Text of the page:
Everyday Life in Direct Translation
A little look at linguistic and cultural differences via three everyday situations in London vs Korea.
Some quick notes:
Korean syntax (the order in which words and phrases are put together, basically) is pretty much the opposite of most European languages. This is very tricksy, as is the rule that you have to specify the topic, object and subject of your sentence by putting a particle after them. Except sometimes you don’t say the subject at all, especially if it’s a person. Like ‘I’, for example, or 'you’. Yeah.
Verbs are conjugated not only by tense but by honorific level. Honorific particles are added to certain titles and whole different nouns or verbs are used for seemingly innocuous things like 'sleep’, 'meal’ or 'house’ if the person you are talking to is higher up the hierarchy than you. Aside from making it terrifyingly easy to offend people, this means that even a short Korean phrase can be packed with meaning and indicators far beyond the literal.
Enjoy, and let me know what you think!
1. Taking a taxi
Hiya, can you go to St Pancras please?
Thanks. Here is the cost of five hours’ miserable minimum wage labour.
Honourable driver, Foreign Language High School towards kindly go (I honour you a middling kind of amount).
In the location of here one year have been located.
No, American am not.
Yes, in the location of Korea four seasons there are.
Korean food, which is the topic of this sentence, many-lots delicious is.
Korean language, which is the topic of this sentence, difficult but interesting-and-or-fun is.
Honourable driver, gratitude and honour to a higher-than-usual degree. Here is the price of a can of coke. You have worked hard, most honourably.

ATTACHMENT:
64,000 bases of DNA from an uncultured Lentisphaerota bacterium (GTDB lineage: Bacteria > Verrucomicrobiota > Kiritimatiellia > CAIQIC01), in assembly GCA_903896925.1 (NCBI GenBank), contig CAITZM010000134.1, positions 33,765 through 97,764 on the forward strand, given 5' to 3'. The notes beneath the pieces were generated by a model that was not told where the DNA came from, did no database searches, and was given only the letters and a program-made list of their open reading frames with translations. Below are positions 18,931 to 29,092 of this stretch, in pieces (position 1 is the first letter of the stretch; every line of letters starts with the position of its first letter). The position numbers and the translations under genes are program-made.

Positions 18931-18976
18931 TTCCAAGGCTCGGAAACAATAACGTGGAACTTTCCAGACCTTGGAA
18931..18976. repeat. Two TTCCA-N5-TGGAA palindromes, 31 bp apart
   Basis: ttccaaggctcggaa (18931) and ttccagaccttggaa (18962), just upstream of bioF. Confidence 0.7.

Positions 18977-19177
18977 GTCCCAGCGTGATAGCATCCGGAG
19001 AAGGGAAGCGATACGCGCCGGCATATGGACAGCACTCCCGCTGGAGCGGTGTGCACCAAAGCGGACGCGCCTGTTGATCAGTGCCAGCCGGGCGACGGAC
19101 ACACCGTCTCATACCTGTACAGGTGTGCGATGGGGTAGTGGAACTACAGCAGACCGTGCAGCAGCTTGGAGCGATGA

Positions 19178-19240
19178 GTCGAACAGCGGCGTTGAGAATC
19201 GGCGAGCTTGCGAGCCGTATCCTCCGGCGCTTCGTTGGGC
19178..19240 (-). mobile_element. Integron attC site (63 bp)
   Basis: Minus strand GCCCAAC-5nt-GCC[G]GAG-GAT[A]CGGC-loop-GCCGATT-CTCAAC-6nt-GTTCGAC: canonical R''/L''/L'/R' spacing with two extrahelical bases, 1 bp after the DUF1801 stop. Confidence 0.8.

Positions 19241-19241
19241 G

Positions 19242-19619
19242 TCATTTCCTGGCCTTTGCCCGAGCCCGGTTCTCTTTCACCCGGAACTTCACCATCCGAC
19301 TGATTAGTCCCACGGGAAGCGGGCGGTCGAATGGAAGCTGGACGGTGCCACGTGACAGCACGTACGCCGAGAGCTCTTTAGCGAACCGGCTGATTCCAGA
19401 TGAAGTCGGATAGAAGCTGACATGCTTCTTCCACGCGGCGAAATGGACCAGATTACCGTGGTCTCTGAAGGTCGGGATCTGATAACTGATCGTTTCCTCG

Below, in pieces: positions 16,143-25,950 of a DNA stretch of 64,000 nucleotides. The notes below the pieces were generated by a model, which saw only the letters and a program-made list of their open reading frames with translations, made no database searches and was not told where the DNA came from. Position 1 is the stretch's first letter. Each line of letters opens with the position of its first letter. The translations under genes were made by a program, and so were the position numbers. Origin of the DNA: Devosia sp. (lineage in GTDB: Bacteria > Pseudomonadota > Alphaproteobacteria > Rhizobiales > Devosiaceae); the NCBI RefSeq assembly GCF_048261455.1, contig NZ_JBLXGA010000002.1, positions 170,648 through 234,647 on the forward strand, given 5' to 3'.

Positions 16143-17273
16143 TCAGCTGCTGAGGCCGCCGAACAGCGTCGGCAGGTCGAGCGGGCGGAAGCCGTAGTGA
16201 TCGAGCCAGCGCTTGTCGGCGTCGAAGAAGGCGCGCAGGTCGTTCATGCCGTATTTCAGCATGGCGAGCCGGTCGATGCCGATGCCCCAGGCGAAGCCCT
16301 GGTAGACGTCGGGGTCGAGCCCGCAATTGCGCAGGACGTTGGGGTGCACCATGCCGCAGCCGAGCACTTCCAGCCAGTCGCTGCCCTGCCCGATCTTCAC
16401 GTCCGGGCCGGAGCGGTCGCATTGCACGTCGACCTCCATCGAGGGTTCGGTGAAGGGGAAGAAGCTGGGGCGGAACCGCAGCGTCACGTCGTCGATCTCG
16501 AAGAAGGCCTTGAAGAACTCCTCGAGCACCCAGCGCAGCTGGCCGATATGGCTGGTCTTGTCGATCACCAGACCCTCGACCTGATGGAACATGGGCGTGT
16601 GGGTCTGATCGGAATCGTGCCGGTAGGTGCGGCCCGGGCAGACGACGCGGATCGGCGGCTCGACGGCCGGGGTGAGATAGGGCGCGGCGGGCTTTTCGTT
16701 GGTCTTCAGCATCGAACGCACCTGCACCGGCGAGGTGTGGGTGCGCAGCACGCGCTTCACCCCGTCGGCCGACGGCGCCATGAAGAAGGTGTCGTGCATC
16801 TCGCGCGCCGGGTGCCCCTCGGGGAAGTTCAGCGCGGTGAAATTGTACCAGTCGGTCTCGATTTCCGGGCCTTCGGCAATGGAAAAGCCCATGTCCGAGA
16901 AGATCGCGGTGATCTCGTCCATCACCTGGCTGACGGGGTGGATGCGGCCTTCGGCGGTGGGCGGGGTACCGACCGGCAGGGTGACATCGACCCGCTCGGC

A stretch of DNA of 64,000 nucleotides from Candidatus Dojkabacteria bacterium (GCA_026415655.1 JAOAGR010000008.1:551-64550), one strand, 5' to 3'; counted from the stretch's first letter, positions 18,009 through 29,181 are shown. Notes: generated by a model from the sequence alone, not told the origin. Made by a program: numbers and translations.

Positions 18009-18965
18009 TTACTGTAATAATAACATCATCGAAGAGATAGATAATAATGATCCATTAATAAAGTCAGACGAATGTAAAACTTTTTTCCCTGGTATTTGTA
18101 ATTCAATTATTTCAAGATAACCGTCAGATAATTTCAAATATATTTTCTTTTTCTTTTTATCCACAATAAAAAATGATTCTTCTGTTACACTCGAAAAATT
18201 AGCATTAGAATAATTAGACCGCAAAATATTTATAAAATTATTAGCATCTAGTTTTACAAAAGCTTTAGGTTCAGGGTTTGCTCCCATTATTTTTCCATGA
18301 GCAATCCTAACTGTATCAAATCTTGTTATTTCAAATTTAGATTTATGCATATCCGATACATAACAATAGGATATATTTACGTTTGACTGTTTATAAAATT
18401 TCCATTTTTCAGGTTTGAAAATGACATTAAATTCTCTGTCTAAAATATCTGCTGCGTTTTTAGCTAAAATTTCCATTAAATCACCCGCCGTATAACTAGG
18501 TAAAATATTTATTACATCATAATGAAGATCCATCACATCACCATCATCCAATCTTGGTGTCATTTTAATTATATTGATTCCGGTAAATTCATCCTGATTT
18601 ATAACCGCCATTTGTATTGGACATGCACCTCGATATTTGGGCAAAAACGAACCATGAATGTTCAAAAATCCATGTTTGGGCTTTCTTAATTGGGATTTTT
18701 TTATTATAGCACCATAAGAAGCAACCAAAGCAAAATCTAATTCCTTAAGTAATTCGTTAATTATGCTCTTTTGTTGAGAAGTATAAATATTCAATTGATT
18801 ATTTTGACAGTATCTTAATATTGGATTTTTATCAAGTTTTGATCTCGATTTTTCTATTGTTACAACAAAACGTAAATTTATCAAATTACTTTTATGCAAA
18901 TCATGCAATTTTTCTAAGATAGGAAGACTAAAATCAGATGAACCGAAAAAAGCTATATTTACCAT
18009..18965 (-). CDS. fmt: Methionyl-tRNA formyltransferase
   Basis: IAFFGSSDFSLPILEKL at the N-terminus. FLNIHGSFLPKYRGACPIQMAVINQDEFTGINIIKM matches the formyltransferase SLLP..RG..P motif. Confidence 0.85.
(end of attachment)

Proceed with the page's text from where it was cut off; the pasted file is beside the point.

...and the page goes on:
2. Ordering a meal
Oh, excuse me sorry? Could we possibly order now? Thanks ever so much.
Could I just have the risotto, please? With salad. No thanks. No thanks. Yes please. Just tap water please. Oh, really? Um, yeah mineral water then please. Still, please. Thank you!
15 minutes later
Thank you - oh, sorry I actually said salad? Thanks, thank you.
30 minutes later
Excuse me sorry, could we get the bill please?
Here is the exact change for my meal only plus contribution for tip which leaves me with a fiver and a Pot Noodle til payday. My friends will add theirs.
Thank you so much, bye!
[Hey you] over there, I honour you middlingly!
Massive pot of hot spicy tofu, one; bottles of beer, 4; bottles of soju, 2: give with middling honour.
Three minutes later:
*unceremonious plonking down of meal along with 28 side dishes and rice*
Wah, delicious. Gratitude with some honour.
One hour later
[hey you] over there, price (which is the object of my sentence) pay would like with honour. Here is the price of a Boots Meal Deal, which as I am hosting this dinner I shall pay in full. Quite honourably goodbye.
3. Talking to the boss
Morning Karen! How are you? Good weekend? Yeah, I did thanks. Not too busy today actually, how about you? Great, yeah, see you later!
*Bow* Honoured Head Teacher, hello in the most honourable way it can possibly be articulated. At the time of this weekend Korean language, (which is the object of my sentence) studied, I honour you. Yes, many-lots busy but happy am. Today, which is the main topic of the sentence I am about to say, biscuits which are the object of my sentence brought. Many-lots honourably eat please most honourably. Honoured Head Teacher goodbye most honourably *bow*.
Wanderings and Ramblings of an ESL teacher currently based in a tiny mountain town near the North Korean border.